Cubist Art Analysis

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During the early 20th century a new art style emerged. Being the first abstract style of modern art, and which term “Cubism” now describes the revolutionary style of painting. Pablo Picassso and Georges Braques developed Cubism in Paris during the period of 1907 and 1914. This new style was initially influenced by the geometric motifs in the landscape compositions of the Post-Impressionist painter Paul Cezanne. This revolutionary style marked the end of the Renaissance dominated era, and the beginning of the modern art. The Cubist art movement broke from centuries of tradition in their painting by rejecting the single viewpoint. Instead they used an analytical system in which three-dimensional subjects were fragmented and redefined from several…show more content…
Perfective had been used since the Early Renaissance, was basically a geometric formula that solved the problem of how to draw three-dimensional objects in a two dimensional surface. Cezanne was not interested on creating depth in his paintings. He felt that the illusion of perspective denied the fact that a painting is a flat two-dimensional object. He preferred to flatten the space in his paintings to place more emphasis on their surface that way he could stress the difference between a painting and reality. He saw painting in a more abstract terms as the construction and arrangement of colors on a two dimensional surface. The flat abstract approached by the Cubists in their early paintings, such as Picasso’s “Factory at Horta de Ebbo” (1909) and Braques’s “Viaduct at…show more content…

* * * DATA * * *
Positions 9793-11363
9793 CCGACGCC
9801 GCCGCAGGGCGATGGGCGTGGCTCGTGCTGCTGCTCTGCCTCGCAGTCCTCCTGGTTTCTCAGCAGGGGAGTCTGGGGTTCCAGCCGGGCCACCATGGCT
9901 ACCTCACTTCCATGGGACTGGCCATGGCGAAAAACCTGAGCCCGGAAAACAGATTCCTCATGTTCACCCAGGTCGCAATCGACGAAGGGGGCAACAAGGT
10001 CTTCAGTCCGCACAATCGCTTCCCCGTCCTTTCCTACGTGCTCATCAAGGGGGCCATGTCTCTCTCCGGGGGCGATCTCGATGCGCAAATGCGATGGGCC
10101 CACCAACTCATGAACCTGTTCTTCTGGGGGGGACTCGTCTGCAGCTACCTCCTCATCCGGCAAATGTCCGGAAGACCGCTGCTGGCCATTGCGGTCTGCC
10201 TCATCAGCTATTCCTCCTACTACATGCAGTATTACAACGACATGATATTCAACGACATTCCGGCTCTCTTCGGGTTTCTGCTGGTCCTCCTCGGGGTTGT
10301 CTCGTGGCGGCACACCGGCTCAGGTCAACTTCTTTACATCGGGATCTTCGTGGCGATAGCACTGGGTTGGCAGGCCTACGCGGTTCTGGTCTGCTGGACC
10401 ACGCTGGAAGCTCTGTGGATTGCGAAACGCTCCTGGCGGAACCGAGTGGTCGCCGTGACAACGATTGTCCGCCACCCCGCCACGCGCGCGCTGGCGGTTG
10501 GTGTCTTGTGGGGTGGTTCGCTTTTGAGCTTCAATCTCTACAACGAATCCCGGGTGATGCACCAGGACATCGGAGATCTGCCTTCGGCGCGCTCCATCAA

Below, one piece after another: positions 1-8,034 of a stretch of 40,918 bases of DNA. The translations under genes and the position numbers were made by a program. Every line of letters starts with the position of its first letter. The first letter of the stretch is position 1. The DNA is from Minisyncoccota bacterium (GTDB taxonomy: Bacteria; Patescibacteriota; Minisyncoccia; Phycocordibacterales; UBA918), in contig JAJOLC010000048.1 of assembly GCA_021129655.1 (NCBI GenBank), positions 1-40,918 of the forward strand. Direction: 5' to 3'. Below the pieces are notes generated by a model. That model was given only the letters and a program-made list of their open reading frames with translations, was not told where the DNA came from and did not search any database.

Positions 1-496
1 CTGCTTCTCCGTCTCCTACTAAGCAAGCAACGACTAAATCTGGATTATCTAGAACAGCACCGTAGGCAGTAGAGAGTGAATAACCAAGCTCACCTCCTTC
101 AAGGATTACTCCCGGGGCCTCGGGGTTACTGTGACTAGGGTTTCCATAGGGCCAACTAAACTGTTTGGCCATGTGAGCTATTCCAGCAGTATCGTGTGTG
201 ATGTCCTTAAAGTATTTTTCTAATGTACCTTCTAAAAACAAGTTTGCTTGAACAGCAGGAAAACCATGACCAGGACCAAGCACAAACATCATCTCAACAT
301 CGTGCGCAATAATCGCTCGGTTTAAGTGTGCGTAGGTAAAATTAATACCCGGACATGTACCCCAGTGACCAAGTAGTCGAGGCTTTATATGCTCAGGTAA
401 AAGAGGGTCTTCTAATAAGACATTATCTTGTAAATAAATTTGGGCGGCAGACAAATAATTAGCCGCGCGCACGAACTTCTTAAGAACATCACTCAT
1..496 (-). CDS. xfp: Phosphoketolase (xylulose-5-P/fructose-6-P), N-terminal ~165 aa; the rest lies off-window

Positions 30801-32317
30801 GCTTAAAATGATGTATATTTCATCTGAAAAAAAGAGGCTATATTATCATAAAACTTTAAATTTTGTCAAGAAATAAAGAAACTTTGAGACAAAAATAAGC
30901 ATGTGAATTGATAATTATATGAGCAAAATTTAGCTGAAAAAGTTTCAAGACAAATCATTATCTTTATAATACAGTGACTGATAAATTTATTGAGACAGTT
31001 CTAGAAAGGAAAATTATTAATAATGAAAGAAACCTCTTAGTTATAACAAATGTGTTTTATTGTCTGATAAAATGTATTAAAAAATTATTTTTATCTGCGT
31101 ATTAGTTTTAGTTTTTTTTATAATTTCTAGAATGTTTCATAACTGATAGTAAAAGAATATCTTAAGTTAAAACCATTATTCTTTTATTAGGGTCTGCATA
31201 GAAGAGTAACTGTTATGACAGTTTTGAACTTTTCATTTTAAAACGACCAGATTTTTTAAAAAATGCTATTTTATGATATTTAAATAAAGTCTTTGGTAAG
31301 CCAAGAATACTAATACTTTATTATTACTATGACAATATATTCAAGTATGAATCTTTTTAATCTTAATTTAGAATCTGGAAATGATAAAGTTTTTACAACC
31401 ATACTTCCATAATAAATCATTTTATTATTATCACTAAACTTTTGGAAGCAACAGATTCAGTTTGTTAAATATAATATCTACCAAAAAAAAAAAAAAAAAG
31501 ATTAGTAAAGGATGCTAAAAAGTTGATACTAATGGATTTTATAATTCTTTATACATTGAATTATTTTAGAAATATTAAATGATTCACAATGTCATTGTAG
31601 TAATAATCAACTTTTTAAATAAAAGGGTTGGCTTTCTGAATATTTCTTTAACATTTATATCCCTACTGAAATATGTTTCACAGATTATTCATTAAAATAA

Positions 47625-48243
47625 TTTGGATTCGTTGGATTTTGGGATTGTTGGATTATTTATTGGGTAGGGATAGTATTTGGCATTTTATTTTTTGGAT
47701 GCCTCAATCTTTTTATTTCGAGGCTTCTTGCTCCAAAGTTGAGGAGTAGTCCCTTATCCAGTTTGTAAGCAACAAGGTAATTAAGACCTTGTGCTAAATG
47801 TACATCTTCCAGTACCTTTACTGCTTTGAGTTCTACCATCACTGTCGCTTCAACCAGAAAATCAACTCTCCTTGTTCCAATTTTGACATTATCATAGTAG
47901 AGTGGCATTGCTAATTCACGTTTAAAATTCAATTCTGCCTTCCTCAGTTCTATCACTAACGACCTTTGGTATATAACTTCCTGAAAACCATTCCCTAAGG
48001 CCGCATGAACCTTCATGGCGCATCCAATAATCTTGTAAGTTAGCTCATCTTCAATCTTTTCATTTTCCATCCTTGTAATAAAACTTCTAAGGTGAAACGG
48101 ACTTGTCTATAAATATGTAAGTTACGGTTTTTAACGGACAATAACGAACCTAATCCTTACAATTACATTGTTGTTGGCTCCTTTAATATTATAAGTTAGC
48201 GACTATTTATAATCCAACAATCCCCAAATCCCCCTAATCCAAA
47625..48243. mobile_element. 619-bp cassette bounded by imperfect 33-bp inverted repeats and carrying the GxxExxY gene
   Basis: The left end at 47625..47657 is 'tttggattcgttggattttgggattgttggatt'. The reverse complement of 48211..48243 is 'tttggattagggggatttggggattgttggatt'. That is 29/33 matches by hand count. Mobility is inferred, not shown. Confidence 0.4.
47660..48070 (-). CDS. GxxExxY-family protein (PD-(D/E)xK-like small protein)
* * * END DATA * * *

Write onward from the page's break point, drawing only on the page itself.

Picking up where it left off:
They draw on the expressive energy of other cultures, such as African art. Although their interest was not on religious or social symbolism they had to value them superficially for their expressive style. The French post-impressionist artist Paul Gauguin was the first to use this inspiration to cross-reference art from different cultures. Gauguin paintings were influenced by native culture of Tahiti and the Marquesas Islands where he spent his final years.
Cubism was classified in two phases. The fist phase is known as the “Analytical Cubism” started 1907 and lasted until 1912. It was the most intellectual and uncompromising stage of the Cubism movement. During this stage the artist turned away from realistic modeling of figures and moved towards a system of representing bodies in space that employed small, tilted planes, set in a shallow space. Over time Cubism changed towards a more open form. Piercing the bodies of the figures, letting space flow trough them, blending the background into the foreground, and using a limited palette of

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